6247 Euclid Cincinnati, Ohio 45236
I grew up with a Coleman tractor and my father's threshing ring on a farm near Coffeyville, Kansas. My job was to run the tractor. As you probably know the grain was brought to the thresher on 'hay wagons' piled high with carefully placed interlocking bundles. Careless placing led to losing part of the load while traversing the rough roads and crossing small creek beds.
Some fanners were justly respected for hauling a large and well shaped load. Others were resented as 'That loafer only hauls a shirt-tail sized load. We ought to make him haul two loads to our one, by God.'
'The wagons pulled up beside and parallel to the front end of the threshing machine. The driver then unloaded the bundles via pitchfork into the thresher. As you can imagine, the horses were normally a bit skittish as they were urged to pull up close to the whirring monster. They were always driven in with their heads away from the tractor.
Our neighbor, Harley, operated a similar adjacent ring but he used a Rumely tractor. Often when our tractor was shut down, I could hear its pleasant, melodious, tuba-like tones chuffing off in the distance. One day, maybe in 1936, we got news of an accident with Harley's outfit. I am still grateful that it didn't happen in our ring,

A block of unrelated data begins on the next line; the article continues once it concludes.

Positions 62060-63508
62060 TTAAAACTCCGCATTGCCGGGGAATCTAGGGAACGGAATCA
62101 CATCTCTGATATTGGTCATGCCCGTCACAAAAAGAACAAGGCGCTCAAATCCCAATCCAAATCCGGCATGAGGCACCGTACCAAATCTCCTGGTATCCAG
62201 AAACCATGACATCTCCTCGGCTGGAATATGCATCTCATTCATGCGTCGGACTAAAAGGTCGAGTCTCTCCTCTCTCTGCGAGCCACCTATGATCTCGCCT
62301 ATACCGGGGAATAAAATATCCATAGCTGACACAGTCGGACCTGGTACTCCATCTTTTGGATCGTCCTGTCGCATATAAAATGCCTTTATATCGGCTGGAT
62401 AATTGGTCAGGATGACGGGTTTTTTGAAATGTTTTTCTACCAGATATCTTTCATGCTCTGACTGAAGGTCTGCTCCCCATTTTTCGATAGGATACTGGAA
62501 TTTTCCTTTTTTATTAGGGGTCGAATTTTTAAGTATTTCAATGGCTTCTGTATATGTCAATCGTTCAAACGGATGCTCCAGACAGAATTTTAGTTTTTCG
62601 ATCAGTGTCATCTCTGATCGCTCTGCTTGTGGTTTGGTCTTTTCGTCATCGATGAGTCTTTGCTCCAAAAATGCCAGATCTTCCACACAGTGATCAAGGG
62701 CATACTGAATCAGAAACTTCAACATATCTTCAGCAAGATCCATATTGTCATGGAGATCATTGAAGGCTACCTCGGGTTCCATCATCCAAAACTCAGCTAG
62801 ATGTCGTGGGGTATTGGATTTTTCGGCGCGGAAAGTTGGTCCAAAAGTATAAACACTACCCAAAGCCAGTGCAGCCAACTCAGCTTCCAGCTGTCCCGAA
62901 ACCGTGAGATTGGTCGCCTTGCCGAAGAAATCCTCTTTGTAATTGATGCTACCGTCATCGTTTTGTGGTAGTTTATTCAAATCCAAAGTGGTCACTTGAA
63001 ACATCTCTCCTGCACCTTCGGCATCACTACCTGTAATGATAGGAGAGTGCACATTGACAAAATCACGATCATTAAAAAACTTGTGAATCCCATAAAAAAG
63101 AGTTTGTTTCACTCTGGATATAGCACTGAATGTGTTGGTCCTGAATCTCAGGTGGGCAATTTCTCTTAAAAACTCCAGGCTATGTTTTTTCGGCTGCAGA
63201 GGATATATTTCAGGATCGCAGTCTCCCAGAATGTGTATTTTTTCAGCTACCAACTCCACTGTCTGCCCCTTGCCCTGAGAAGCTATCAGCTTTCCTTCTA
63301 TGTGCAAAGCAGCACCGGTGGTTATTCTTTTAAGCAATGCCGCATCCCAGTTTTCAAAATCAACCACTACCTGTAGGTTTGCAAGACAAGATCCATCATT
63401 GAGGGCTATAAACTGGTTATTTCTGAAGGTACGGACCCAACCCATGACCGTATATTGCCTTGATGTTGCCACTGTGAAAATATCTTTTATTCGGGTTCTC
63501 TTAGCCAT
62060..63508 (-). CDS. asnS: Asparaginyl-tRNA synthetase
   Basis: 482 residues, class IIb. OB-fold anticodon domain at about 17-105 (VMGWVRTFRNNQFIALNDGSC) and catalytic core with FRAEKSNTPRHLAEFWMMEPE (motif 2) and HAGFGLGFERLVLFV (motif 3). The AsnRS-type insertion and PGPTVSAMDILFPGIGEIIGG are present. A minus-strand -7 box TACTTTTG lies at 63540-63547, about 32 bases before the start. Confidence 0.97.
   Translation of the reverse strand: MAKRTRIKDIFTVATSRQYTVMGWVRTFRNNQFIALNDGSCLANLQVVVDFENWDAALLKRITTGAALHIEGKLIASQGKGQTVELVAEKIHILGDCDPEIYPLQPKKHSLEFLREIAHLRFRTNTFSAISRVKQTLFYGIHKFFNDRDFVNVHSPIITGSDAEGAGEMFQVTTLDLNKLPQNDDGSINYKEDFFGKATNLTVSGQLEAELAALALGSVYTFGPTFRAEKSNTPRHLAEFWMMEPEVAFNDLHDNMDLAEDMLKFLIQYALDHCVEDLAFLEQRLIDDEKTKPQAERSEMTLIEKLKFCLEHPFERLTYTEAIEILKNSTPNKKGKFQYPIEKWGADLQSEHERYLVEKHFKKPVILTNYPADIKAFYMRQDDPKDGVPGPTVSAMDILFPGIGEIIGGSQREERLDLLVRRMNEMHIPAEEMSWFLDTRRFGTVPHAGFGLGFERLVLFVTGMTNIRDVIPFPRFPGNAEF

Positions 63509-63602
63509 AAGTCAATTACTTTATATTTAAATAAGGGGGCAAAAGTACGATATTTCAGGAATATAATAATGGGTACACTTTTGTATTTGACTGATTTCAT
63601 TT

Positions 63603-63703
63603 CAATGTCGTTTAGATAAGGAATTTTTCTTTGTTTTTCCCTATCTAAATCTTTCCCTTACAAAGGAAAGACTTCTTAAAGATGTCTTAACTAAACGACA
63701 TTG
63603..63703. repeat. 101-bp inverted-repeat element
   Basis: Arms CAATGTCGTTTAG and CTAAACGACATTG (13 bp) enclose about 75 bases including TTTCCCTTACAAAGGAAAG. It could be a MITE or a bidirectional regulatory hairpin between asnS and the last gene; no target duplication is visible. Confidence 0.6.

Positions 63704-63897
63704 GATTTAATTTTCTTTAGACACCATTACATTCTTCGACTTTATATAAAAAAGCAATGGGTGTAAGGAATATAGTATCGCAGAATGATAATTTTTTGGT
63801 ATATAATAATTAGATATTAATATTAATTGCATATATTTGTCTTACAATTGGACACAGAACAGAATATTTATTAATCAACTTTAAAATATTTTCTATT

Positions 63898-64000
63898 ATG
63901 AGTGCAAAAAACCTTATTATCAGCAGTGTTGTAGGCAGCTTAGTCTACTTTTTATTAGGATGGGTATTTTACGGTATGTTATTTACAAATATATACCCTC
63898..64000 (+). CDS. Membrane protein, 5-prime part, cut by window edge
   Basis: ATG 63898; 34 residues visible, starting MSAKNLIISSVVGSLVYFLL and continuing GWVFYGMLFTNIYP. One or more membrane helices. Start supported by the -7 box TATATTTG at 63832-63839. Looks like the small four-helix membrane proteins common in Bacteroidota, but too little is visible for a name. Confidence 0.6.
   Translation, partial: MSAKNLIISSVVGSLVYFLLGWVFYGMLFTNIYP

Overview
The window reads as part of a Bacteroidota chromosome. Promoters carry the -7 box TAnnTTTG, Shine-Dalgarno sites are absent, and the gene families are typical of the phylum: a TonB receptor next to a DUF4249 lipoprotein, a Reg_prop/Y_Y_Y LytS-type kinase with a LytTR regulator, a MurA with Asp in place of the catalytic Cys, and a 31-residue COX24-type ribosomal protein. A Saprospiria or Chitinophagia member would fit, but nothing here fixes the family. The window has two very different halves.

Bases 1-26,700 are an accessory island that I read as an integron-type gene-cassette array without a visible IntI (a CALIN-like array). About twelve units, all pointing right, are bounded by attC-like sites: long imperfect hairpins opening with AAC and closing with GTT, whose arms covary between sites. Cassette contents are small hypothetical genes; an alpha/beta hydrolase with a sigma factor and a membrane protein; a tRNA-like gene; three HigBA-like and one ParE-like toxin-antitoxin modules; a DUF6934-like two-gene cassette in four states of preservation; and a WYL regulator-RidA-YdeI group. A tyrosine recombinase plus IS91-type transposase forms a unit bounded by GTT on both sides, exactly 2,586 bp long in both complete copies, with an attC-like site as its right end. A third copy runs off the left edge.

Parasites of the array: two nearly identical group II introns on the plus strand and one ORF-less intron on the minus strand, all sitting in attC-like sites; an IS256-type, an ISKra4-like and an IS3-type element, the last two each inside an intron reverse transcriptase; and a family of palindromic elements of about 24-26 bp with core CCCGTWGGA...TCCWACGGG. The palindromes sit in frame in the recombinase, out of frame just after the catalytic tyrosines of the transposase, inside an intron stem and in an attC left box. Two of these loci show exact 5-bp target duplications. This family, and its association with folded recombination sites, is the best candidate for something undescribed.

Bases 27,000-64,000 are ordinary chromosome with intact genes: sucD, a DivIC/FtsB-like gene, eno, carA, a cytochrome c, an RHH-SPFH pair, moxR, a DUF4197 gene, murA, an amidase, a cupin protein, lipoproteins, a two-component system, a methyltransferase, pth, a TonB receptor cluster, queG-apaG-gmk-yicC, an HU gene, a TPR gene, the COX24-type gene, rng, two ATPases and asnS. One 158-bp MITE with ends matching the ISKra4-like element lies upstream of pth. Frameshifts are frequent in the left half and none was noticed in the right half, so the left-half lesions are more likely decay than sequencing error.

All was well and Slim had just finished unloading his hay-wagon. Sadly, as he drove the horses away from the belt side of the thresher, the near one swerved and switched his tail. The tail was caught in the belt as it passed over the thresher pulley and instantly the horse was tailless. He shrieked, kicked off his harness, and ran screaming away over the hill. When found, he was dead.
Sorry to end this so abruptly, but that is about all there is to this tale.
When my younger brother Charles read my Rumely report, he sent an addition which follows. I'm glad I wasn't operating the Rumely on the day he described. Dad would have had some very sincere comments to make about an operator who would allow this to happen. Charles says:
'Art, I can add a bit about the Rumely tractor that snatched the horse's tail. Its last year was 1942. We were thrashing at Duscan Days. One team was followed by a young mule colt. This was frowned on by the wiser heads as colts sometimes got in the way. One day, this colt jumped the big drive belt which connected the Rumely to the thresher. The colt's back feet just caught the belt enough to flip it off. This did not hurt the colt but the belt wrapped around the Rumely pulley and held it and stripped out the teeth driving the pulley. That was the end of the Rumely. So in the end the horses had their revenge.
'The next winter Jack Hoggatt and I tore down the Rumely and sold it for scrap. Acme buried the big flywheel in the Acme Foundry junk yard and its location was very carefully marked on a map. Acme said it was much easier to reclaim flywheels than to make new ones. Later one of the hardest jobs I ever had was working at Acme breaking out and sanding new castings. The yard also had the great big flywheels from old Corliss engines scrapped out at the water works or the local refineries and power plants. Acme is long gone. Do you suppose that those flywheels are still there?'